Song Parody Learning

This latest guest blog post is was written by Martyn Beaumont. You can follow Martyn on Twitter @doverno10 .

Having taught GCSE PE for a few years I have started to become more experimental with my approaches to different chapters and especially my assessment of their work. I have already been trialling the use of SOLO taxonomy since September and using Edmodo to engage pupils outside of the classroom, with both having a positive effect. Now for the use of a potentially risky assessment style!

My GCSE group had worked through a chapter on injuries in the normal way with a various mixture of practicals and content based lessons. Instead of completing an end of unit test, presentation or video I decided to take a risk and get them to complete a song parody for assessment. I had read about this being done as a lesson task on twitter but cannot remember who tweeted it (my apologies), so decided to adapt it for an assessment .The stage was set, I had told the group about the up and coming task, there was a hint of excitement in the classroom (not just from me) and all of the class waited for the release of the song title that they would be writing to. As soon as the song started there were numerous moans and groans when they realised the song was ‘One Direction – Little Things’, a really manly song!!

After explaining my justification for choosing this song; the fact it was very simple tune and was essentially made for rhyming the boys forgave me and then asked for the criteria. This is where the real work started, the boys came up with the criteria themselves and after group discussions and whole class voting we decided on this:

• Four verses and a chorus
• Verse one – Causes of injury
• Verse two – Prevention of injury
• Verse 3 – Types of injury
• Verse 4 – Treatment of injury
• Chorus – Choice, as long as it is related to the topic.
• Every pupil in the group must take part (groups were four maximum)

This was introduced in the last twenty minutes of a lesson and gave the pupils time to get in to their groups and start discussing how they were going to attack the song. A small homework was set for that night to arrive at the next lesson (which was the next day) with some ideas for the parody. To my surprise our Edmodo page was inundated with questions about the task from a number of pupils and it seemed that the assessment had really managed to enthuse and engage in the boys.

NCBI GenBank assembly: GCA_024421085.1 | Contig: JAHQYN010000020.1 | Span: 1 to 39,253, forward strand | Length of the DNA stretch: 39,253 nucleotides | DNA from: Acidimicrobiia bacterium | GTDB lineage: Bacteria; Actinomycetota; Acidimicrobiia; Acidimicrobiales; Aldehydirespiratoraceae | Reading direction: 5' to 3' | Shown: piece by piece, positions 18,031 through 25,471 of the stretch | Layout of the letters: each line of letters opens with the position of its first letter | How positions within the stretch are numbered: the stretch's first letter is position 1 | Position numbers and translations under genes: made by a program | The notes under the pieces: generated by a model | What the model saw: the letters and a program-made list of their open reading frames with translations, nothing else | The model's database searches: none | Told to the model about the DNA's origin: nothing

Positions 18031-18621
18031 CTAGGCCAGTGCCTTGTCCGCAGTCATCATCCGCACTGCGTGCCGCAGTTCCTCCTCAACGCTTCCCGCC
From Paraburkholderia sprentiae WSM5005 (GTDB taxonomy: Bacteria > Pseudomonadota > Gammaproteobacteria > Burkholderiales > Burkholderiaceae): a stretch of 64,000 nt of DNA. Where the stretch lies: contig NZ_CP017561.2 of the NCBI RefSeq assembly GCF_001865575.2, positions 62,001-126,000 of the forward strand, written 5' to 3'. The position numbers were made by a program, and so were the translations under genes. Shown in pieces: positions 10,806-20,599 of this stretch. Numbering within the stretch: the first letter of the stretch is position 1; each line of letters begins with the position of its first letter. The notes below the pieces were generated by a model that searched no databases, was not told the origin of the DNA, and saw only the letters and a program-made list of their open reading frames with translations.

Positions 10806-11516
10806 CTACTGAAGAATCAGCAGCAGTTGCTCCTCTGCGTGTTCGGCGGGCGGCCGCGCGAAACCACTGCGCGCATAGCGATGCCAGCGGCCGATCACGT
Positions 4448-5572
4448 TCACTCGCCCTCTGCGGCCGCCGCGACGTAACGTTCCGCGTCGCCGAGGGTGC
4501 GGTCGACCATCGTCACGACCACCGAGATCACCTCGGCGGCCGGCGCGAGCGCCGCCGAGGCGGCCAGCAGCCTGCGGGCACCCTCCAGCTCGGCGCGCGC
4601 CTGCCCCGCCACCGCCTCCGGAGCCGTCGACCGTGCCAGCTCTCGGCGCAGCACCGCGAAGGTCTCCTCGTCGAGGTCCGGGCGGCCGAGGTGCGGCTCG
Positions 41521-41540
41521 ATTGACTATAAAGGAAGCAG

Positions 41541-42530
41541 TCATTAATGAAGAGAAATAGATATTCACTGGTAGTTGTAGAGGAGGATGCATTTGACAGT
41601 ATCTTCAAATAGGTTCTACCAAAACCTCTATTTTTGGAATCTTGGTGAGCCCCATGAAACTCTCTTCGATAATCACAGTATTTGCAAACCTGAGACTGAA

The next lesson arrived and the whole one hour lesson was dedicated to writing, practising, tweaking and getting the song complete ready for recording. I had the song available on two laptops, one ipad and an ipod but these were not needed. At least two boys from each group had already downloaded the song onto their phones and were busy working on the parody. Progress at first was to say the least enthusiastic but a little slow, due to the pupils struggling to think creatively and outside of the box. It was at this point I played them a version of one I had done at home (with my shocking voice) and this seemed to help with the understanding of what was needed and a good laugh at the same time, especially my shocking use of English to make it rhyme. They all also wanted theirs to be better than mine so the competition was now on!!

During the writing stage pupils were constantly referring back to their notes, checking up for extra information and questioning me on various other things that they could input into the song. I was in the room but was barely needed as the pupils worked solidly for the majority of the lesson. One group got to the recording stage early as they had worked on it via Facebook the night the work was set. I sent them off in to the room next door with an ipad, the ipod with the music song on and their questionable voices ready to record. I set it all up for them but then left the room as I did not want them to feel embarrassed about singing and performing in front of their teacher. After eight attempts and a few more tweaks the first group were complete and happy with the end result.

I expected all groups to complete this task within the one hour lesson I gave them but unfortunately they didn’t. Homework was then set to work collaboratively to complete the song ready for recording in the next lesson. I also set a second task of using Edmodo to suggest marking criteria standards as we were going to listen to and grade each song parody as a group.

The third lesson arrives and finally we really get down to the completion and recording of all the groups material. Recording was a painful process as it did take at least six attempts minimum to get the required result for each group but was well worth it. I was using a free app called voice record pro HD on the ipad and just played the music in the background on an ipod with the pupils standing next to the ipad ‘singing’.

After the completion of the recordings we sat down to listen to the work (with some very embarrassed looking faces) and grade all that had been produced. Based on the homework set on Edmodo I created a very simple grading sheet with five criteria: (marking out of 5)

Understanding of content
Accuracy of information
Does it meet the criteria
Quality of rhyming
Quality of vocal ability (for fun more than anything)